First, an introduction: I know it's been a week full of them here at Quiet Speculation, but new content is always exciting! My name is Dylan Lerch, and I am both a writer and editor for Spike content here at QS. I began playing Magic in 3rd grade, way back in 1995. Countless booster packs and starter decks (Remember those!?) of Revised later, I found myself drawn to competitive tournaments. I still remember walking away from my first JSS trial sobbing, in complete disbelief that my ATM deck (An intriguing WW build featuring Tempest's Shadow creatures and Empyrial Armor) performed so poorly! Well, most likely, it was pilot error, but that's not something a 5th grader can really comprehend all the time. 🙂
So, after two long breaks from the game, one Pro Tour money finish (53rd, Columbus, 2005 - I'm still bitter about my soul-crushing defea... er, feature match against eventual winner, Pierre Canali!), and way more time spent thinking about MTG than should be considered healthy, I started writing The Brewery independently in October of 2010. That led me here: It is my intention for Quiet Speculation to become every bit the destination for competitive Magic: the Gathering content as any other website on The Internet. To that end, welcome to The Brewery!
Examining UG/x Control
Whereas the MTGO Standard fields are saturated with Valakut Ramp and Aggro decks of various shapes and sizes (B/r Vampires and Quest WW have been the most prolific), paper Magic tournaments have seen a much heavier representation from various UG/x (Typically Zendikar-block all star RUG) Control decks.
These are all of the major offline events run since States/Provincials 2010:
Kentucky Open, November 13th: 4 RUG, 1 BUG (including both semifinalists)
TCGplayer WWS, Austin, TX, November 13th: 1 RUG
SCG Open, Boston, MA, November 7th: 1 RUG (1st place)
SCG Open, Charlotte, NC, October 31st: 3 RUG Control (1st place), 1 RUG Destructive Force
SCG Open, Nashville, TN, October 16th: 1 RUG (2nd place)
TCGplayer WWS, Boston, MA, October 16th: No UG/x Control representation
To make the math easier, that's 6 events (=48 Top 8 decks) with 12 spots (25%) being taken up by UG/x Control. Three of the six events were won by the deck, and two of the six had 2nd place taken down by RUG Control.
Let's start by examining some representative decklists:
There are a lot of similarities between these two decklists from the Kentucky Open. Here are the shared non-land cards:
Additionally, each deck had the following:
That gives 27 cards total and not a whole lot else to work with in a deck with either 26 or 27 lands. After all, leaning on Explore and Lotus Cobra so heavily for mana acceleration means you need a lot of lands to work with! We're left with either 6 or 7 free card slots.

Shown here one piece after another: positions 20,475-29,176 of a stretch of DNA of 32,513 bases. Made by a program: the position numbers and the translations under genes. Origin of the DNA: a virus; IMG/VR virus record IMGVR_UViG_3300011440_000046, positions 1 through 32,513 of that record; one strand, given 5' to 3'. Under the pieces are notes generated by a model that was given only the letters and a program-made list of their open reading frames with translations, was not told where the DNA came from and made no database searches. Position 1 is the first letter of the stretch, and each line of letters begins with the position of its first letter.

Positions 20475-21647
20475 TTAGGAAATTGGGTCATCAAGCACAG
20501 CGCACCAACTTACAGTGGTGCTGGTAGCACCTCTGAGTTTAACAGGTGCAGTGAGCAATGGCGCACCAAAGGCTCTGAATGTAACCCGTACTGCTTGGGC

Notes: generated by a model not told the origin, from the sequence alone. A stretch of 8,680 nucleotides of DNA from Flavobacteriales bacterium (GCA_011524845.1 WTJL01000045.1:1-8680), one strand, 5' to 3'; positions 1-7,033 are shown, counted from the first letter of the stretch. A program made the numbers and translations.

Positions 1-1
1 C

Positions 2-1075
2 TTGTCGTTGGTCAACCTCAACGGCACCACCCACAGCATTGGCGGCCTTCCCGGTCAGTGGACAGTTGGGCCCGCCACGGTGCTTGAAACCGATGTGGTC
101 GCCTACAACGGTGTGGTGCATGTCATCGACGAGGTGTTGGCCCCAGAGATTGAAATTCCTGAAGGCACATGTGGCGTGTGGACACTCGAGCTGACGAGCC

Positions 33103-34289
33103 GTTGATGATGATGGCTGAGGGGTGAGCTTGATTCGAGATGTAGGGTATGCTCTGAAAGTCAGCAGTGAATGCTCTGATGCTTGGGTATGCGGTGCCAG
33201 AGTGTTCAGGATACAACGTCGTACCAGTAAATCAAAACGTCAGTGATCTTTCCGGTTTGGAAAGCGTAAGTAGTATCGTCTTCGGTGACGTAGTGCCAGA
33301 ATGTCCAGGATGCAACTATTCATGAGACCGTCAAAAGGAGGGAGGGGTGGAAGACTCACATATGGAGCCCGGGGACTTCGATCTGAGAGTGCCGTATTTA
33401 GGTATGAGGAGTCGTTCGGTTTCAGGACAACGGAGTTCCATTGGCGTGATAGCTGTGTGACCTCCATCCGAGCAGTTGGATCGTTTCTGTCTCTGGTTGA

Donnie Noland filled out his BUG Control list with the following:
Chris Anderson went with these in his RUG Control list:
Most UG/x Control decks in Standard today turn to Blue for card advantage and Green for ramping and/or finishers. The choice between Black or Red as a third maindeck color comes down largely to your choice of removal suite. Donnie Noland went with 3 Doom Blade. Chris Anderson played 4 Lightning Bolt and 1 Pyroclasm. It's important to note here that Lightning Bolt functions as a 1-time Creeping Tar Pit - and it's the most important reason why anyone might choose RUG over BUG! However, no amount of Lightning Bolts (okay, maybe two) will help you when that Frost Titan hits the board for your opponent... and what are you supposed to do against Avenger of Zendikar? Doom Blade solves that problem quite neatly at the expense of answering smaller, quicker threats like Goblin Guide.
In the lists above, Chris Anderson also had the benefit of a singleton Pyroclasm to answer fast Aggro starts.
Later is now
What's the difference in these two sets of lands? Both RUG and BUG Control have access to Misty Rainforest and a second fetchland (Verdant Catacombs or Scalding Tarn). Both have one set of allied colors for M11 or SOM duals. Both have basic lands, Halimar Depths, and one set of Worldwake manlands... but that's where the similarities end. In fact, it's the difference between Raging Ravine and Creeping Tar Pit that helps set these two decks apart more than anything!
Everyone who remembers the Jund or Naya decks from last season knows how solid Raging Ravine is. It's a very good card, and it's probably better than Celestial Colonnade, Lavaclaw Reaches, and Stirring Wildwood (in that order!). But you know what card it isn't better than? Creeping Tar Pit. Creeping Tar Pit is, in my opinion, the #1 reason to play BUG Control over RUG Control. Creeping Tar Pit gives you an unblockable win condition, an uncounterable (and recurring) answer to Jace, the Mind Sculptor and Jace Beleren, and provides a pretty disgusting interaction with Garruk Wildspeaker. Unblockable and Overrun? Sign me up, please!